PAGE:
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Meat, Medicine and Human Health in the Twentieth Century


Studies for the Society for the Social History of Medicine: 1

Editors: David Cantor, Christian Bonah and Matthias Dörries

272pp: 234x156mm: 2010
HB 978 1 84893 103 9: £60/$99

'an excellent contribution...this well organized and interesting book certainly belongs on the shelves of university libraries, and researchers and teachers with particular interest in the topic of food and health will find it stimulating and useful.'

Journal of the History of Medicine


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By the beginning of the twentieth century, meat eating was a regular part of daily life in the Western world. Whilst the extra protein in this diet had a beneficial effect on growth and resilience to certain diseases, excessive amounts were found to promote cancer, heart disease and obesity. When it comes to meat this is often what we talk about today: its implications for us, our planet and our health. However, few seem to agree on what these implications are.

This collection of ten historical essays explores some of the complex relations between meat and human health in twentieth-century North America and Europe. Its subjects include the relations between the meat and the pharmaceutical industries, the slaughterhouse and the rise of endocrinology, the therapeutic benefits of meat extracts and the short-lived fate of liver ice-cream in the treatment of pernicious anaemia. Other articles examine responses to BSE and bovine tuberculosis, cancer and meat consumption, DES in cattle, American-style meat in Mexico and Nazi attitudes towards meat eating. Together these papers highlight a complicated array of often contradictory attitudes towards meat and human health.

Introduction: Meat, Medicine, and Human Health in the Twentieth Century – David Cantor and Christian Bonah
Part I: Meat and Therapeutics
1 Zomine: A Tale of Raw Meat, Tuberculosis, Industry and War in Early Twentieth-Century France – Ilana Lowy
2 Treat with Meat: Protein, Palatability and Pernicious Anaemia in the 1920s–1930s – Susan Lederer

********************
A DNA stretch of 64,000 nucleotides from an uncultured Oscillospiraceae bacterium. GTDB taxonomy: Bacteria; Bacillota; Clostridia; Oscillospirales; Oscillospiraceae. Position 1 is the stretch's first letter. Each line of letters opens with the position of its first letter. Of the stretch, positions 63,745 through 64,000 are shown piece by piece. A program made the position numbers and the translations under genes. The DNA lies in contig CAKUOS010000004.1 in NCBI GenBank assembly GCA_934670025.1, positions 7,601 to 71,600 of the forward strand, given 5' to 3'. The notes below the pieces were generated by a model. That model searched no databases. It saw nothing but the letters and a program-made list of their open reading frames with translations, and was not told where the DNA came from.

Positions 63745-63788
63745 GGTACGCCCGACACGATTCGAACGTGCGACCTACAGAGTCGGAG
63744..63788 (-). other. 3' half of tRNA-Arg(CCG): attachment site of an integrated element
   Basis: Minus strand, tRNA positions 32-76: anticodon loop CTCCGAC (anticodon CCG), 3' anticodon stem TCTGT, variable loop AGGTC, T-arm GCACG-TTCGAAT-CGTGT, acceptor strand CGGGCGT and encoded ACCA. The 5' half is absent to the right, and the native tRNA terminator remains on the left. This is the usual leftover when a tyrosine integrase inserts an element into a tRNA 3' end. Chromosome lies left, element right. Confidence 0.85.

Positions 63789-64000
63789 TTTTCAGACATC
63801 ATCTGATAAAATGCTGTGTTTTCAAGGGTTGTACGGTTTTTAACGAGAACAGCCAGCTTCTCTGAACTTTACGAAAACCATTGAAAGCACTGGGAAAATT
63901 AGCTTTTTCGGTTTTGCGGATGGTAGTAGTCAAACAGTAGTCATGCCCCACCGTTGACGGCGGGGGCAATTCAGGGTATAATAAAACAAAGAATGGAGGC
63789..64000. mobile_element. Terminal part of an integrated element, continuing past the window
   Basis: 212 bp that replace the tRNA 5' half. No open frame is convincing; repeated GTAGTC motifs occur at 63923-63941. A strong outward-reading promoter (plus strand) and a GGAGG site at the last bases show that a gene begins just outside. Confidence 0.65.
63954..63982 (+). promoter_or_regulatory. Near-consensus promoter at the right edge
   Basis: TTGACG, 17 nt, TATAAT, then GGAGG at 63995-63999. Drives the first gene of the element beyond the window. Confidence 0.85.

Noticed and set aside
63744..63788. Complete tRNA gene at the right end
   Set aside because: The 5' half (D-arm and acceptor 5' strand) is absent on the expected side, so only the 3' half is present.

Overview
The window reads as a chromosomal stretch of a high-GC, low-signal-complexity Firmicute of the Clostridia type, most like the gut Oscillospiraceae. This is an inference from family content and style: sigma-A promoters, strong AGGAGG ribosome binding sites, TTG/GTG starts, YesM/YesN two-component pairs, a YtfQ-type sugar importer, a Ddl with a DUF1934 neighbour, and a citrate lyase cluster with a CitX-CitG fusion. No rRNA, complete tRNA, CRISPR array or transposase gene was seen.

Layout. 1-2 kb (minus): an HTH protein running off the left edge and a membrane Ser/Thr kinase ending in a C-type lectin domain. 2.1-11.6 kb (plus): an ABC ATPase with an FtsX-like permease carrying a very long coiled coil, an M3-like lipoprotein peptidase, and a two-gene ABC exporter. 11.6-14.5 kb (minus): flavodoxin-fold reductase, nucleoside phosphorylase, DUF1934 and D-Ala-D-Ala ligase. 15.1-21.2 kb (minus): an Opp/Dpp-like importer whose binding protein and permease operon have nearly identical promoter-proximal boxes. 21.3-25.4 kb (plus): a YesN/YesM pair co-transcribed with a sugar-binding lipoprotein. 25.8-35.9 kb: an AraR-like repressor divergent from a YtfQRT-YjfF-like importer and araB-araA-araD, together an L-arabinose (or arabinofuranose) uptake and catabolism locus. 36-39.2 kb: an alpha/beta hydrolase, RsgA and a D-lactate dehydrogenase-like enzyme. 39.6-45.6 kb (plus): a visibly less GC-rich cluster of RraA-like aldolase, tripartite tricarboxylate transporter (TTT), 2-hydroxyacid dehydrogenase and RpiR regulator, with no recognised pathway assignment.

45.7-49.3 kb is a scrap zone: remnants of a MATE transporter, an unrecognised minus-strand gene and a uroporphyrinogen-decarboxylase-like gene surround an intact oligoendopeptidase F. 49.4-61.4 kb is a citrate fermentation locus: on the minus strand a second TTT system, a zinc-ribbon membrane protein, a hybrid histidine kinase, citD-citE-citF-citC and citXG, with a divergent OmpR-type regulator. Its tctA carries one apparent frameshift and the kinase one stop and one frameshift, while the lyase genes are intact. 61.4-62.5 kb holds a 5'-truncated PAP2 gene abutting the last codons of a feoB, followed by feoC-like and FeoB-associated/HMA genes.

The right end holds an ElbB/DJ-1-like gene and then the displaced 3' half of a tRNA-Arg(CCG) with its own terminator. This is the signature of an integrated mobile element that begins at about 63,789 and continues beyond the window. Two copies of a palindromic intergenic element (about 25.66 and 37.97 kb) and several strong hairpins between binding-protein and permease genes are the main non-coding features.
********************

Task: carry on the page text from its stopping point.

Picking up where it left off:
3 How Abattoir 'Biotrash' Connected the Social Worlds of the University Laboratory and the Disassembly Line – Naomi Pfeffer
Part II: Meat, Politics, and Culture
4 What’s Meatpacking Got to Do with Worker and Community Health? – Donald D Stull and Michael J Broadway
5 Is Refrigerated Meat Healthy? Mexico Encounters the Chicago Meatpacking ‘Jungle’ c.1910 – Jeffrey M Pilcher
6 Confused Messages: Meat, Civilization and Cancer Education in the Early Twentieth Century – David Cantor
7 What’s for Dinner? Science and the Ideology of Meat in Twentieth-Century US Culture – Rima D Apple
8 Vegetarianism, Meat and Life Reform in Early Twentieth-Century Germany and their Fate in the ‘Third Reich’ – Ulrike Thoms
Part III: Meat, Risk and Regulation
9 Mad and Coughing Cows: Bovine Tuberculosis, BSE and Health in Twentieth Century Britain – Keir Waddington
10 Food, Drug and Consumer Regulation: The ‘Meat, DES and Cancer’ Debates in the United States – Jean-Paul Gaudillière
  • 'an excellent contribution...this well organized and interesting book certainly belongs on the shelves of university libraries, and researchers and teachers with particular interest in the topic of food and health will find it stimulating and useful.'

    Journal of the History of Medicine

  • 'a fascinating collection of essays ... an excellent addition to the medical historiography'

    Social History of Medicine

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ISBNs: 9781848931039 978-1-84893-103-9 ISBNs: 9781848931046 978-1-84893-104-6 ISBNs: 9781781442180 978-1-78144-218-0

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